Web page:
Currently, it is winter in Germany, which means low temperatures, lots of rain, sometimes snow and only a glance of sunlight. So, I thought why not write about heat waves and add a bit a snow digitally, so that everyone could cool down whilst reading about 40°C and higher. Enjoy!
Urban areas experience more frequent and severe heat waves. This is fact, not fiction.
- Perth, Australia – February 2016, four days with temperatures over 40°C in a row, which set a new record placing the same timeframe in 1933.
- India – May and June 2015, with 44°C to 48°C it was the heat wave with the highest recorded temperatures since 1995.
- Europe – August 2003, with temperatures around 40°C and over, thousands of thousands of people – mostly elderly – died.
Urban heat waves are a phenomenon that is magnified by the urban heat island effect through which urban areas have significantly higher temperatures as compared to their rural surroundings. Additionally global warming increases the frequency of occurrence. Extreme heat threatens the health of inhabitants as well as the energy supply and increases air pollution. Especially the urban poor, elderly, very young and minority groups are at greater risk to suffer most during a heat wave. However, heat strokes, exhaustion or syncopes are typical health reactions during heat waves. (Bicknell et al. 2009, NASA 2009, IPCC 2013)
What to do?
10 tips for humans experiencing a heat wave
- Water and Salt: drink as much as you can get. If you do not like to drink water in buckets, switch to juices. Balance your increased amount of sweat with extra salt.
- Shadow: find something that provides shadow, take it with you when you go. If you are on the move, find a hat or an umbrella in order to protect at least your head from the sun. The ideal alternative would be to stay indoors…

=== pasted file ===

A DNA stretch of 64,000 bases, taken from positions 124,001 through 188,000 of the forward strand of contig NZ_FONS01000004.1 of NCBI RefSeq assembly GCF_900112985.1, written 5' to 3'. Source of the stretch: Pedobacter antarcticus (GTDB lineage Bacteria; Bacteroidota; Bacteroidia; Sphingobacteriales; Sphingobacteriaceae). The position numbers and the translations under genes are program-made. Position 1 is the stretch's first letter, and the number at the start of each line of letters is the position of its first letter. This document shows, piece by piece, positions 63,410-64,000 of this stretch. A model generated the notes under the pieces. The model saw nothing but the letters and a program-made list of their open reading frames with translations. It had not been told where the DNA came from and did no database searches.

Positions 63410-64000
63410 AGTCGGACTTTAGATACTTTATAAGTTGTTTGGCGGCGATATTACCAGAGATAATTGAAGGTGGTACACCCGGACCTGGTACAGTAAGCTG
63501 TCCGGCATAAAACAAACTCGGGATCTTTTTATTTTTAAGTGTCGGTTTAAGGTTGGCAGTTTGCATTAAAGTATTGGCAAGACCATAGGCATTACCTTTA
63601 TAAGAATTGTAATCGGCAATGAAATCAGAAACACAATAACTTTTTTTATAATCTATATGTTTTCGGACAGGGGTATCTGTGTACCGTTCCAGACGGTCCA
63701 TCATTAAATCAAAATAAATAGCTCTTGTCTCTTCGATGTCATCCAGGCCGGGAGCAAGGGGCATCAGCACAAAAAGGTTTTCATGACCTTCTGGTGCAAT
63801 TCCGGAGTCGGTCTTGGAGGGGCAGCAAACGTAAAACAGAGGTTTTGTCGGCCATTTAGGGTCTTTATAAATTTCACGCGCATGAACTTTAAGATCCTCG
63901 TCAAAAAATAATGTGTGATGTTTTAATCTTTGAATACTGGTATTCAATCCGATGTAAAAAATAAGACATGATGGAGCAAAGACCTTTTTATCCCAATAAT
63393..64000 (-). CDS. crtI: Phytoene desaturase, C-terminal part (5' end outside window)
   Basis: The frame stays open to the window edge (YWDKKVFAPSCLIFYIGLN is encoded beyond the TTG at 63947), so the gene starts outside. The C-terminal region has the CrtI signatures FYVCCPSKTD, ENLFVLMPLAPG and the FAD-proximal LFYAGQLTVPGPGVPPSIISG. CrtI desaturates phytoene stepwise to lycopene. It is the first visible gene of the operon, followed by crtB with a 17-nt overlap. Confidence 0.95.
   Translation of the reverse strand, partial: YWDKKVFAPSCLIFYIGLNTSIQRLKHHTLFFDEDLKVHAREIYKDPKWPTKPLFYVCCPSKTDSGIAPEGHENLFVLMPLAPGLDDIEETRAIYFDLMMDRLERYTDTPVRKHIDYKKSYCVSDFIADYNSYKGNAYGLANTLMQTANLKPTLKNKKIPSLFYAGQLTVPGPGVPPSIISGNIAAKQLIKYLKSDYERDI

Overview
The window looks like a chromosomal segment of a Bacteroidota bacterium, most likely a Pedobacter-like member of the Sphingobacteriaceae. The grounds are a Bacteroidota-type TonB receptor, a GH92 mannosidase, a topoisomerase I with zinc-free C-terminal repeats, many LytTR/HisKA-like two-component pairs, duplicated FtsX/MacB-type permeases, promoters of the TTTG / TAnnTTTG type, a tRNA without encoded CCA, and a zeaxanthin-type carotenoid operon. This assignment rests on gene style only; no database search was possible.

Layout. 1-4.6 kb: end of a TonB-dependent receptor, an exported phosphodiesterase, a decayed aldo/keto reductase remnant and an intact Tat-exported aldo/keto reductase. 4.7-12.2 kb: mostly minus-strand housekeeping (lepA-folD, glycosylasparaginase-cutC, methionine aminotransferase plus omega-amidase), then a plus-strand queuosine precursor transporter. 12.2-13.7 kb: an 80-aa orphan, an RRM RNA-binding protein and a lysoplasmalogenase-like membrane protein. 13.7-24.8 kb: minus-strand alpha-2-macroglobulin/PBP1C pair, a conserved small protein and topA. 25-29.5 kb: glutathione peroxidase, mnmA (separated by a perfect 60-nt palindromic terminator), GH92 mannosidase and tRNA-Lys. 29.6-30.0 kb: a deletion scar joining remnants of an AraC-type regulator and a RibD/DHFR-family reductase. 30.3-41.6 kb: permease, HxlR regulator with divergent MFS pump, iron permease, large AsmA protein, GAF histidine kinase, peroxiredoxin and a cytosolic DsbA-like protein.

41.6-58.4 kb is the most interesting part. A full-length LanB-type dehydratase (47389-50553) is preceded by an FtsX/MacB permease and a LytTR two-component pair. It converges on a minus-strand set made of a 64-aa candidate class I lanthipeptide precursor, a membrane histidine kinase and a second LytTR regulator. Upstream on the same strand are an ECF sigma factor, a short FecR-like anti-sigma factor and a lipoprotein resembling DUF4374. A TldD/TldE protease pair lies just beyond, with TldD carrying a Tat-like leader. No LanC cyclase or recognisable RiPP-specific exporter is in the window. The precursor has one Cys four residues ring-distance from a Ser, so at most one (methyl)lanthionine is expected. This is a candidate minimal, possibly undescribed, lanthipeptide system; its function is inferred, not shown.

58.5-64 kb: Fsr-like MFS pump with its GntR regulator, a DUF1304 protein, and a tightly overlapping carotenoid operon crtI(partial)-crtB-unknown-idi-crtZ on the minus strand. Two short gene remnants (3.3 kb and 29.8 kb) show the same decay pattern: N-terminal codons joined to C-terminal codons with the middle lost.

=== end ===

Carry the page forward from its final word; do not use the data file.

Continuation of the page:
- Urban greenery and water bodies: find some tree and stick to it. Seriously, urban greenery will be highly competitive during a heat wave, since it has proven itself to have a cooling effect. If possible get a tent and sleep in a park or next to the sea side. Camping is great and it will cool you down.
- Take it serious: Living, working, even sleeping during extreme heat is a battle. You do not wanna mess around with heat. It is a severe threat to our health – despite age, gender or health condition. So, get you survival instincts back on track and put your ego aside. Heat causes deaths. For example during the 2003 European heat wave, 35.000/ 70.000 people lost their lives. huge catastrophe
- Adapt your living space to the extreme conditions: think about when to open a window or when to close the curtains, planning ahead can make the deal here. also try at least not to overuse your air condition if you have one (see next point).
- Save energy: we all tend to enjoy air conditioning if it is too hot outside, but during a heat the power grid often is extremely overused which will lead to energy black-outs. So, with the words of Aretha Franklin: you better think.
- Do not exercise as normal: sport is great and usually good for one’s health, but during temperatures exceeding a certain threshold a human body is not resilient enough to make extra efforts or heat stress.
- Do not work outside: this goes to all construction workers, gardeners and all others that have to work outside. Talk to your boss and customers about the risk of being exposed to the heat all day whilst heavily working. Fingers-crossed that you’ll get some days off!
- Do not drive: the smog cars and other vehicles produce significant contribute to air pollution, which is already worsened by extrem heat conditions. Try at least car sharing or use public transport, a bicycle or your feet. In another post I wrote about car-free cities.
- Sharing is caring: spread the word about heat waves and the adverse risk they entail. Also share water and shadow.
I hope these tips are of good help for you. Heat waves are very likely to increase in all land areas around the globe until 2050. Be prepared.